- Have Lynch syndrome: Women who have Lynch syndrome increased incidences of endometrial polyps compared to the general population, and also have an increased risk of endometrial cancer.
- Use Tamoxifen: This is a drug therapy for breast cancer that places women at a higher risk for developing endometrial polyps and sometimes cancer.
Endometrial polyps can range in size from millimeters (about the size of a sesame seed) to centimeters (about the size of a golf ball and even larger). They also range in number women can have one or many endometrial polyps. These polyps usually stay within the uterus but can sometimes grow into the cervix (opening of the uterus) and protrude into the vagina.
These endometrial polyps can often look like tumors but are usually, but not always, noncancerous (benign). However, sometimes these polyps can become cancerous, and thus are known as precancerous polyps.
Treatment options and prevention for endometrial polyp
Treatment for endometrial polyps involves decreasing circulating levels of estrogen to help stop their growth or removal of the polyps altogether. Your physician may recommend the following watchful waiting, medication, or surgical removal.
- Watchful waiting: Small polyps that are asymptomatic might get better on their own. Treatment of these small polyps that you may not even know are there is unnecessary unless you have a greater risk of endometrial cancer.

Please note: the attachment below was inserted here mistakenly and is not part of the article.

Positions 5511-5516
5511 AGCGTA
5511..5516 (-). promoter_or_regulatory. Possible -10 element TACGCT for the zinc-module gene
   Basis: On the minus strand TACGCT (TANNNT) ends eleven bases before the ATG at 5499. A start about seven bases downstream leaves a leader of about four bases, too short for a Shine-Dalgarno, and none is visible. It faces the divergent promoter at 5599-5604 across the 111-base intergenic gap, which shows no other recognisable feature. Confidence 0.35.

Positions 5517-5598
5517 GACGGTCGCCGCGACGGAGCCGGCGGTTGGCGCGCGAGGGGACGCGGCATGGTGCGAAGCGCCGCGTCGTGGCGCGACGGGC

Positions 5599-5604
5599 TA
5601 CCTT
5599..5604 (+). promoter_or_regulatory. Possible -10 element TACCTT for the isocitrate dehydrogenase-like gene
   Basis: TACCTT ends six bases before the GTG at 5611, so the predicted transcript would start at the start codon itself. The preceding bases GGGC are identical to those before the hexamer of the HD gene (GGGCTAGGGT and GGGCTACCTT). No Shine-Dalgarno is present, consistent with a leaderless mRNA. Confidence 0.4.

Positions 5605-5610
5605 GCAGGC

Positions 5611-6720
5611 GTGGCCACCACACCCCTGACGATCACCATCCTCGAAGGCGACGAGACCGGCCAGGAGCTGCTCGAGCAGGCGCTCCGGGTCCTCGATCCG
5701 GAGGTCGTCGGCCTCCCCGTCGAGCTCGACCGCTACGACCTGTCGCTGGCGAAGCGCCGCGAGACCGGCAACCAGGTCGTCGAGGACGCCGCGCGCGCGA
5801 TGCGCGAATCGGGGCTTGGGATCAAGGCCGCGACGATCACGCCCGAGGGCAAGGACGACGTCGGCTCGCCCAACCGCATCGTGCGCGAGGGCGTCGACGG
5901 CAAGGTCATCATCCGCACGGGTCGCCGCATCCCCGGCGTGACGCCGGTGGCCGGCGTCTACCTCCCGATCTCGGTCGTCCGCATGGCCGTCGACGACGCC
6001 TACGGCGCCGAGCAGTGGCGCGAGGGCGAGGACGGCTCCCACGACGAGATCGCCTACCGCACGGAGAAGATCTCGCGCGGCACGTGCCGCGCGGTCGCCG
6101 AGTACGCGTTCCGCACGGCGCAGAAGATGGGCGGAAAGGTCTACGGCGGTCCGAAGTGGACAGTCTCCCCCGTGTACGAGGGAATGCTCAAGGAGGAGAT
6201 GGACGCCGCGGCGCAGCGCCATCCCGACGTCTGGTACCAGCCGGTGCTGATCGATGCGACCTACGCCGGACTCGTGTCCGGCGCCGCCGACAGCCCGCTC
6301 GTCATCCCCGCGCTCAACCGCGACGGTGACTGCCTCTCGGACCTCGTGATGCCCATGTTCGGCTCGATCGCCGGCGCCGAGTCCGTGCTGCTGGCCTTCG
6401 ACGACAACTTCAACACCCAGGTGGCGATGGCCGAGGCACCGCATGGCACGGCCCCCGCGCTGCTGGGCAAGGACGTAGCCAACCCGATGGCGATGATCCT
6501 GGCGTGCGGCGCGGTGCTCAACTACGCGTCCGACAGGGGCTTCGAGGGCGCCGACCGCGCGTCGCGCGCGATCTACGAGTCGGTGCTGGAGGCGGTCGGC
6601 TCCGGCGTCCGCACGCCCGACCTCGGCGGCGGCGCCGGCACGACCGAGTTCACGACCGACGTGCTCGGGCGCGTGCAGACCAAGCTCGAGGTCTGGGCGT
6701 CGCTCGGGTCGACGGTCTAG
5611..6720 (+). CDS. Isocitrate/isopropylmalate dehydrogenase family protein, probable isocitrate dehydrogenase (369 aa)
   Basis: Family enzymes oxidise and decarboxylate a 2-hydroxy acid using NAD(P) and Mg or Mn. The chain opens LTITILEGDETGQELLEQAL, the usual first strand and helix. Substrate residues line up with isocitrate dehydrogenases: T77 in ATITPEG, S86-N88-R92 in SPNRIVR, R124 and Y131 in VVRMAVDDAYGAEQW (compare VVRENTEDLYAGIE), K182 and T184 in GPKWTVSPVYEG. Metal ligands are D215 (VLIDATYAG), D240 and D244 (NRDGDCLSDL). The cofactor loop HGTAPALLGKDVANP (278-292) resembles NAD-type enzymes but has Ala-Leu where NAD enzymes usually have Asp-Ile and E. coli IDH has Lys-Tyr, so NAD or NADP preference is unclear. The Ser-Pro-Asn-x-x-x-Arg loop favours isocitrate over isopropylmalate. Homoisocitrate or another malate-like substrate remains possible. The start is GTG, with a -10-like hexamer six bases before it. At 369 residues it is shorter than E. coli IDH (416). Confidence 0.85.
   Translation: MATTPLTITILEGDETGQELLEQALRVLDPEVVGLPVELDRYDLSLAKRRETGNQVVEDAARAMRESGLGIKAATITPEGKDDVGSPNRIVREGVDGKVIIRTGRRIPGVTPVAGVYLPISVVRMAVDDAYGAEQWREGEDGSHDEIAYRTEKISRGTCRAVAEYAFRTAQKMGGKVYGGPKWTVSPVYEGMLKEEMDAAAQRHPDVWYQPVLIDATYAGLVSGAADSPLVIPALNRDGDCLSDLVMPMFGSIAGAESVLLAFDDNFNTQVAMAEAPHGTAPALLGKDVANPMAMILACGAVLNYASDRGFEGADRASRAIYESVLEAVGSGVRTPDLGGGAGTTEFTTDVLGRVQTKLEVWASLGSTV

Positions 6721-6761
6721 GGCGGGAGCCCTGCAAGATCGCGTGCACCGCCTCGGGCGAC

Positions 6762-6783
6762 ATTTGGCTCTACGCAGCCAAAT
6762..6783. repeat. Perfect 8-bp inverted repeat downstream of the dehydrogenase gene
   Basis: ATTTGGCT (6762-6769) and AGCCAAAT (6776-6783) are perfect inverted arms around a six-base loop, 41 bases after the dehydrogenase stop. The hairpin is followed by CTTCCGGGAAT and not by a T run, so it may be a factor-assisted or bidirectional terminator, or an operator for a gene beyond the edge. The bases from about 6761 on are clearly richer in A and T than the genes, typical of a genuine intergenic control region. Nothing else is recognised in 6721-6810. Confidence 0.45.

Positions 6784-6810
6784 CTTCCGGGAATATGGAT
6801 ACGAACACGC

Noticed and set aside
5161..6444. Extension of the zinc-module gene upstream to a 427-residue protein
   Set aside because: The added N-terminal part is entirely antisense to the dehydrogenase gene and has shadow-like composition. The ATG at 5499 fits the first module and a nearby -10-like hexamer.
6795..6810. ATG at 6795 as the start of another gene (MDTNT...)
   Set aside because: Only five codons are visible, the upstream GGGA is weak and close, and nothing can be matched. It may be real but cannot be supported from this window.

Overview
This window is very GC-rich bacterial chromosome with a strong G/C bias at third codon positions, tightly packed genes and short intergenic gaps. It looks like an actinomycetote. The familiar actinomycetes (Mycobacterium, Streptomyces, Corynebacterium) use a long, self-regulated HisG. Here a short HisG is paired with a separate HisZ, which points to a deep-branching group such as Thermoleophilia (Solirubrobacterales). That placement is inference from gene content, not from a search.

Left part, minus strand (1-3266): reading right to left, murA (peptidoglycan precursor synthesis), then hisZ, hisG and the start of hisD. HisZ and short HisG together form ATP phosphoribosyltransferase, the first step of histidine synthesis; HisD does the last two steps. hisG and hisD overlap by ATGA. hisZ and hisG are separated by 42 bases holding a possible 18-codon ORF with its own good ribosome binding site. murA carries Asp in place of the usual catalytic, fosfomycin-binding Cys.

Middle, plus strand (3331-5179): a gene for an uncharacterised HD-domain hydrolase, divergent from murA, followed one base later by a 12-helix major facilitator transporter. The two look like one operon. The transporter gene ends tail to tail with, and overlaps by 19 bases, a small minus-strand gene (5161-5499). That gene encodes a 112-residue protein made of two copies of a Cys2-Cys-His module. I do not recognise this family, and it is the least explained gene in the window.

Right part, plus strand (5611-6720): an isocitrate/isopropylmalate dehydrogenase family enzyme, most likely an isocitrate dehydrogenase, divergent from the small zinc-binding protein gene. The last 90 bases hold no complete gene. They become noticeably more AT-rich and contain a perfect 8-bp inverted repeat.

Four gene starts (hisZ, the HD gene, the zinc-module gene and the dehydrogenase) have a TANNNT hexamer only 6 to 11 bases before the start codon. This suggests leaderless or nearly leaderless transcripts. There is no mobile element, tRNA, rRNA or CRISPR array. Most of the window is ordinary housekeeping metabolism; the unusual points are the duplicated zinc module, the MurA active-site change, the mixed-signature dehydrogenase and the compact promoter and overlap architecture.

- Medication: Certain hormonal medications, including progestins and gonadotropin-releasing hormone agonists, may lessen symptoms of the polyp. But taking such medications is usually a short-term solution at best symptoms typically recur once you stop taking the medicine.
- Surgical removal: During hysteroscopy, instruments inserted through the hysteroscope the device your physician uses to see inside your uterus make it possible to remove polyps. The removed polyp will likely be sent to a lab for microscopic examination.
When to seek further consultation for endometrial polyp
Seek immediate medical attention if:
- You have sudden, severe pain in your belly or pelvis area
- You are soaking through your usual pads or tampons every hour for two or more hours
- You feel dizzy or lightheaded, or you feel like you may faint
Questions your doctor may ask to determine endometrial polyp
- When was your last menstrual period?
- Have you given birth to any children?
- Do you have painful periods?
- Have you ever had any surgeries?
- Are you sexually active?
Self-diagnose with our free Buoy Assistant if you answer yes on any of these questions.
Dr. Gambrah-Lyles is a resident pediatrician at the Children's Hospital of Philadelphia. She is a graduate of the University of Pennsylvania Perelman School of Medicine (2019). She graduated cum laude and received her undergraduate degree in Biochemistry and Spanish from Washington University in St. Louis (2013). Her research explores the intersections between neurology, public health, and infectious disease. She has investigated nutrition and cerebral palsy in Botswana, and completed a year-long project in Brazil, researching growth and developmental outcomes of Zika virus infection in pediatric patients as a Doris Duke International Scholar. Dr. Gambrah-Lyles speaks four languages, loves staying active, and enjoys sharing her love for medicine through teaching and writing.